Genre: Pop Rock
Size: 12"
Format: 33RPM,

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Three Man Army Two LP (Cobalt Blue Vinyl)

Three Man Army

$29.99
 
Availability: In Stock
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SKU:
RGMLP1334C
UPC:
848064013341
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Overlooked '70s Hard Rock Platter Pressed on Cobalt Blue Vinyl LP!
Long Overdue Vinyl Reissue!
Limited to 1500 Copies!

Brothers Adrian and Paul Gurvitz were responsible for some of the most progressive hard rock sounds of the late '60s and '70s, first in The Gun, and later with Cream drummer Ginger Baker in The Baker Gurvitz Army. In between those two bands, though, was the one that was perhaps the best of the bunch; Three Man Army put out three records from 1971 to 1974 that would nestle nicely in your heavy British rock collection next to, say, Cactus and Jeff Beck's Truth and Beck-Ola records.

1974's Two was, confusingly, their third album, and it's safe to say they saved their best for last. "Polecat Woman" kicks off the record with a Led Zep-like boogie stomp, "Today" is very Peter Green-era Fleetwood Mac, and "Flying" almost sounds like a harder version of Badfinger. But the highlight might be "I Can't Make the Blind See," which, with its orchestration and soulful vocals, almost sounds like a power ballad done by Traffic.

This overlooked '70s hard rock platter gets a long-overdue vinyl reissue with a cobalt blue pressing limited to 1,500 copies!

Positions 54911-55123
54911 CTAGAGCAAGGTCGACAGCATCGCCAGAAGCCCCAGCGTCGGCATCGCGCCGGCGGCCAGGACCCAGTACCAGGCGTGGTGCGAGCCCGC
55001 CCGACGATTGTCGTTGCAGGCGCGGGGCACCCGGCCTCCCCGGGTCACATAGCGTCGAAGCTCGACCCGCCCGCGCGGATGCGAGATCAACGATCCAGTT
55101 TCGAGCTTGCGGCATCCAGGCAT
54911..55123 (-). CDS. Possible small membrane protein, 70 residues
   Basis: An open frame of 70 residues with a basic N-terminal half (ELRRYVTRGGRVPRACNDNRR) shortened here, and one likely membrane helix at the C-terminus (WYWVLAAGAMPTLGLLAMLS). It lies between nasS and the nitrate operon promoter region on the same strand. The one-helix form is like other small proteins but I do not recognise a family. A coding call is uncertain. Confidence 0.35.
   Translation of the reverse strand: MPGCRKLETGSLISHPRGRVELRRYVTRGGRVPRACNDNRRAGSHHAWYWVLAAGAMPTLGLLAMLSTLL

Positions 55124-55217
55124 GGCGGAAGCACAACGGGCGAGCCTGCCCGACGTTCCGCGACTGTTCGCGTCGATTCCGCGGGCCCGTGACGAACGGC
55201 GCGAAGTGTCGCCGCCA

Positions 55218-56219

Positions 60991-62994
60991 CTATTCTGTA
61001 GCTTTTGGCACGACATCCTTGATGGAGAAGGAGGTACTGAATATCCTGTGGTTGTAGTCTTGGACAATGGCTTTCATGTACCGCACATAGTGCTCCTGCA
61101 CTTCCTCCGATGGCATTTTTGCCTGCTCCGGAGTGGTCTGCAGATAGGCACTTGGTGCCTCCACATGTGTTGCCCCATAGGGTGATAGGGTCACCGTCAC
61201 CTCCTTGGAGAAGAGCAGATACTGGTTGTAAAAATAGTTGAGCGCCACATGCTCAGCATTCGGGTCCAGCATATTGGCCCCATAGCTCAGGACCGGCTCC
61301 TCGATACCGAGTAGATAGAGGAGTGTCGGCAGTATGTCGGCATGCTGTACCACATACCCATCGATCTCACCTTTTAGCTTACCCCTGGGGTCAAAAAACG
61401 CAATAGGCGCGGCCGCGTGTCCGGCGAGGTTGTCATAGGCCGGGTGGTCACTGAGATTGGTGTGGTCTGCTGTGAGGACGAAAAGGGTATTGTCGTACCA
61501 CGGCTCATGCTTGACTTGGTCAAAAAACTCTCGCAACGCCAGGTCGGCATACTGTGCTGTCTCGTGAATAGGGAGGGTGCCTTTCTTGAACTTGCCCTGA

The music of British outfit Three Man Army skirted that wonderful line where blues, prog and heavy rock collided. That locale was befitting a pair of players - guitarist / vocalist Adrian Curtis and his bassist brother Paul Gurvitz - that were members of Gun and later logged time with Ginger Baker in the Baker Gurvitz Army. Joined by the explosive drummer Tony Newman, the brothers went far out and gone as TMA, a short-lived exercise that ended after the release of this, their third album. 1974’s Two is as ambitious as it gets, complete with orchestral accompaniment on 'I Can't Make The Blind See' and 'Space Is The Place,' and complicated arrangements that played with time signatures and moods throughout. The album works best when the power trio is in full freakout mode, as on side two opener 'Irving,' a breakneck instrumental worthy of inclusion on an ELP album and the extended breakdown on 'Today,' which must have had Led Zeppelin blushing with envy.
-Robert Ham, Paste Magazine

Features

  • Limited Edition - 1500 Copies
  • Cobalt Blue Vinyl

Selections

Side One:

  1. Polecat Woman
  2. Today
  3. Flying
  4. Space Is the Place

Side Two:

  1. Irving
  2. I Can't Make the Blind See
  3. Burning Angel
  4. In My Eyes

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